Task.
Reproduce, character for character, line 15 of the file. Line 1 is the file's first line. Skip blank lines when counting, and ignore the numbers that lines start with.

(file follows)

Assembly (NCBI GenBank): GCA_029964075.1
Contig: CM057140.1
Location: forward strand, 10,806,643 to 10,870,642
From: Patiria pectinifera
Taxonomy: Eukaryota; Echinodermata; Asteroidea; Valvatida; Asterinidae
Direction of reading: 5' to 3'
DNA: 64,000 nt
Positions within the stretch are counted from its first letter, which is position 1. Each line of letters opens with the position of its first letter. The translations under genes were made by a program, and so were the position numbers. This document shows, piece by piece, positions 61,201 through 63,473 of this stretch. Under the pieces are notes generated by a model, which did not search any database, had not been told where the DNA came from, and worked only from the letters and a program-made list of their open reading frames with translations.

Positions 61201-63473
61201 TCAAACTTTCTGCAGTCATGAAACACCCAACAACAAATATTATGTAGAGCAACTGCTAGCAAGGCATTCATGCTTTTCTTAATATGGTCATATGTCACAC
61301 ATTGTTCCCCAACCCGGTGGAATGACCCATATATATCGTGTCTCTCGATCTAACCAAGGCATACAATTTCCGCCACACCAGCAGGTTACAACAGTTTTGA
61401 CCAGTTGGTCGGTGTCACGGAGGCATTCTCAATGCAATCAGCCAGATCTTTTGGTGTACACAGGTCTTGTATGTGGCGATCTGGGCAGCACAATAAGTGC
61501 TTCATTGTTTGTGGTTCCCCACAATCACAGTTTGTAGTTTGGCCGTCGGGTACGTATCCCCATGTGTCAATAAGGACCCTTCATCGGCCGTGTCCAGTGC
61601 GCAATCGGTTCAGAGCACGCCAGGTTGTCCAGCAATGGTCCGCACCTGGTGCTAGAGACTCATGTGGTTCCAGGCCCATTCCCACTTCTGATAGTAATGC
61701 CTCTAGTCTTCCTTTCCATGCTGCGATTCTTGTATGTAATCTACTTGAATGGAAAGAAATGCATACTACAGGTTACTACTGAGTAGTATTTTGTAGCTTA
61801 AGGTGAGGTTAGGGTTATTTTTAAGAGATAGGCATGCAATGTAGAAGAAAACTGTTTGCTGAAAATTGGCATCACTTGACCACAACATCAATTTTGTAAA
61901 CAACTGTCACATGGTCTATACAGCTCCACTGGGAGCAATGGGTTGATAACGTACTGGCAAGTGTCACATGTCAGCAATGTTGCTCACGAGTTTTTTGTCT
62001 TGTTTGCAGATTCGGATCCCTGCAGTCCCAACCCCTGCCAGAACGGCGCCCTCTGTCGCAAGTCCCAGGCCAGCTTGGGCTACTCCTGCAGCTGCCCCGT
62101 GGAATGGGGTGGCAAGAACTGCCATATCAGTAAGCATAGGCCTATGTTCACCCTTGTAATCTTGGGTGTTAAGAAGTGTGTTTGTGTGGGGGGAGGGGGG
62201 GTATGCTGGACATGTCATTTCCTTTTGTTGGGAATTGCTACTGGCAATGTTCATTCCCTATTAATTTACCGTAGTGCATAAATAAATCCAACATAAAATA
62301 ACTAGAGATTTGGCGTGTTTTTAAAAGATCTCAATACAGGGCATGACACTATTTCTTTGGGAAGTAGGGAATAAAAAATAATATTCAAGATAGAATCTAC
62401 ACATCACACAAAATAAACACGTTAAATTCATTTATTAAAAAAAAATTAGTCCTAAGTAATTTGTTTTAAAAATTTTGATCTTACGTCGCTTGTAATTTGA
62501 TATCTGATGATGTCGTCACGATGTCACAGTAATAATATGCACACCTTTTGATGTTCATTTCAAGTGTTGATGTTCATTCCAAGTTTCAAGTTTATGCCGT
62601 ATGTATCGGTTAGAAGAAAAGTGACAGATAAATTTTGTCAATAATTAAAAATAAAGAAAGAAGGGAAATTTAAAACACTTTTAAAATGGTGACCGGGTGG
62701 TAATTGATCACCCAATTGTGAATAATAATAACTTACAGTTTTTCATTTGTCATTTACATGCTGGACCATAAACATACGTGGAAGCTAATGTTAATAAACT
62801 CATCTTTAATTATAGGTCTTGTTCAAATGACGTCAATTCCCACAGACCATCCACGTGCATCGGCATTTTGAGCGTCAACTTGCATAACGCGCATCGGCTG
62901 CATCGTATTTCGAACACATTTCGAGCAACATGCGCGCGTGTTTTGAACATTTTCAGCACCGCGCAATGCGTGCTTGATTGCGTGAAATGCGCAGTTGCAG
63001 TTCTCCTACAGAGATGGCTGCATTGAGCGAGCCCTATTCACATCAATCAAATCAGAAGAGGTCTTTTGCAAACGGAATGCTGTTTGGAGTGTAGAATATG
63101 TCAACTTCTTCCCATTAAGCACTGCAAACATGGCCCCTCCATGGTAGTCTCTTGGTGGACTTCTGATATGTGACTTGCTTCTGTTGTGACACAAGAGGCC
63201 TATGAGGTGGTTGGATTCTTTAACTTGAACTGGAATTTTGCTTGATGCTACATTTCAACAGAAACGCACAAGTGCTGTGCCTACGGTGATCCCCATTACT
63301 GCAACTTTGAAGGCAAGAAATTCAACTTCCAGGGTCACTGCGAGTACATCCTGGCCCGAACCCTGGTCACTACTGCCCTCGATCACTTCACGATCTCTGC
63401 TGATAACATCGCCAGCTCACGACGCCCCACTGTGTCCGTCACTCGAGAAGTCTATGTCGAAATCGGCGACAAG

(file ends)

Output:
61701 CTCTAGTCTTCCTTTCCATGCTGCGATTCTTGTATGTAATCTACTTGAATGGAAAGAAATGCATACTACAGGTTACTACTGAGTAGTATTTTGTAGCTTA